Much to my surprise, the first person to ask a question is my husband. I nearly fall off my chair! He has to say his name and suburb before he speaks, and as soon as Steve says the name “Hislop,” Abbott recognises me.

I read my question:

“Hi Tony, I’d like to ask a cheeky but pertinent question. It’s one that cuts straight to the heart of our democracy. 

Considering independent polls have shown that the people of Warringah overwhelmingly support investment in renewable energy, a moratorium on new coal  mines, same-sex marriage and the Australian population as a whole is 80 per cent in favour of our publicly-funded broadcaster, the ABC (long pause)… and then considering that you have spent a fair amount of time speaking around the world and the nation at climate-change-denying, pro-coal, anti-same sex marriage and anti-ABC foundations such as the IPA, the Margaret Thatcher Foundation, the Alliance Defending Freedom and even last night at the so-called Australian Environment Foundation… would you agree it is fair to say that your taxpayer-funded public life is more about promoting the interests of extreme, conservative, special interest groups and less about promoting the views of the small ‘l’ liberals of Warringah you are supposed to represent?

A huge groan erupts from the mainly older male audience.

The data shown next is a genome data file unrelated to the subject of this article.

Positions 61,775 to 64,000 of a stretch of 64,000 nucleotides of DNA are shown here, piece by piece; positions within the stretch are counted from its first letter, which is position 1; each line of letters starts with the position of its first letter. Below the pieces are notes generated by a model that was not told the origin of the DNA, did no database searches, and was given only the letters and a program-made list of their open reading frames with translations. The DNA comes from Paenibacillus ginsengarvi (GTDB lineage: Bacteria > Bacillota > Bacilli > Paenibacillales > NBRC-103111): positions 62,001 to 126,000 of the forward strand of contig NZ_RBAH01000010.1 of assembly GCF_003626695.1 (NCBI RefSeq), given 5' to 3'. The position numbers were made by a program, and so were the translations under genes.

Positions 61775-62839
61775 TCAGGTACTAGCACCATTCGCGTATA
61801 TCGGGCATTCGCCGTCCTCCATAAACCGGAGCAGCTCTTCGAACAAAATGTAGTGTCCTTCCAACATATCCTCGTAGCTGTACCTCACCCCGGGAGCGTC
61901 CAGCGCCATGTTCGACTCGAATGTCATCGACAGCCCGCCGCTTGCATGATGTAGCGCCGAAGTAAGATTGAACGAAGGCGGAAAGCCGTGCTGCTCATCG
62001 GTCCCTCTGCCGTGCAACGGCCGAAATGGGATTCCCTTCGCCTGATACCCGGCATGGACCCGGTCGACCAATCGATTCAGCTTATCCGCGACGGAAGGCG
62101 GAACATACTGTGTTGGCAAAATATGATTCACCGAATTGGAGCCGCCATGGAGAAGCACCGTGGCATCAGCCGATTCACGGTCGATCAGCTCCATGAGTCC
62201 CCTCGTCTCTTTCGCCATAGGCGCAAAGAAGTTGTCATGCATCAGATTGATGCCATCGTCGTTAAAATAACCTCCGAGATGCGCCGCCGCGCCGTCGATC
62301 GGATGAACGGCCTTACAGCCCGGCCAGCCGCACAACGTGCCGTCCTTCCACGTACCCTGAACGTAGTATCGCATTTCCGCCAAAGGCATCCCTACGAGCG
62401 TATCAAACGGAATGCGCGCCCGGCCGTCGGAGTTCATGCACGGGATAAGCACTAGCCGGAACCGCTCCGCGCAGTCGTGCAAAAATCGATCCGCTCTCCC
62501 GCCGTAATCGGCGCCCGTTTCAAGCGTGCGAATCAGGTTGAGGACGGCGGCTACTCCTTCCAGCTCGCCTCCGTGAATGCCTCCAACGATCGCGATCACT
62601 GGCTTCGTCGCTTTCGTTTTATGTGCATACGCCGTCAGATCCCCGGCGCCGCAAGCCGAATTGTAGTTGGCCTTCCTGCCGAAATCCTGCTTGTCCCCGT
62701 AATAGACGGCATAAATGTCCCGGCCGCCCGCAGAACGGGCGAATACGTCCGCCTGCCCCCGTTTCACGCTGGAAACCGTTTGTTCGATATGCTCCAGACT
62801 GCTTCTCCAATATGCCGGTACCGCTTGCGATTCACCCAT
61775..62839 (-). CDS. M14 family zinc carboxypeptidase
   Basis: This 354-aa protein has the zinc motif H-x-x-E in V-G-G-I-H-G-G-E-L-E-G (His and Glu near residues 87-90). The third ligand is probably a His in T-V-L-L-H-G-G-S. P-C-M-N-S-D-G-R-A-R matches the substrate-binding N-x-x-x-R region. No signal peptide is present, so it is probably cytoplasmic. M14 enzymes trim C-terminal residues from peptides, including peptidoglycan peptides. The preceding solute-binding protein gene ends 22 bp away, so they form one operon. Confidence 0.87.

Abbott cuts it off. “Well, I always say, if you don’t agree with me, don’t vote for me! That’s how democracy works!” he says.

“In fact I believe you were involved in a campaign against me at the last election.”

Right, I think, as my stomach does somersaults, Tony does know who I am. There is no reason to hide now.

By acknowledging me he has empowered me. 

I say firmly to myself: Okay, Tony, you’re on. Not only will I not vote for you, I will ensure anyone else who does not agree with your radically conservative views and actions will not vote for you either!

That buzzing in my bonnet is now a hive of activity. Thoughts are whirling around my head. 

What the hell?

I hear on the grapevine that local GetUp! people are having a meeting. I go along to see if any of them are interested in Voices of Warringah. While working on Dutton’s electorate, they have been told by GetUp! that it was not worth putting resources into Warringah as it’s too safe a seat! I leave them to it.

I am despondent. If some of the most politically engaged people in Warringah don’t think it’s worthwhile, what the hell am I doing? A month before we are due to launch Voices of Warringah, I text James Mathison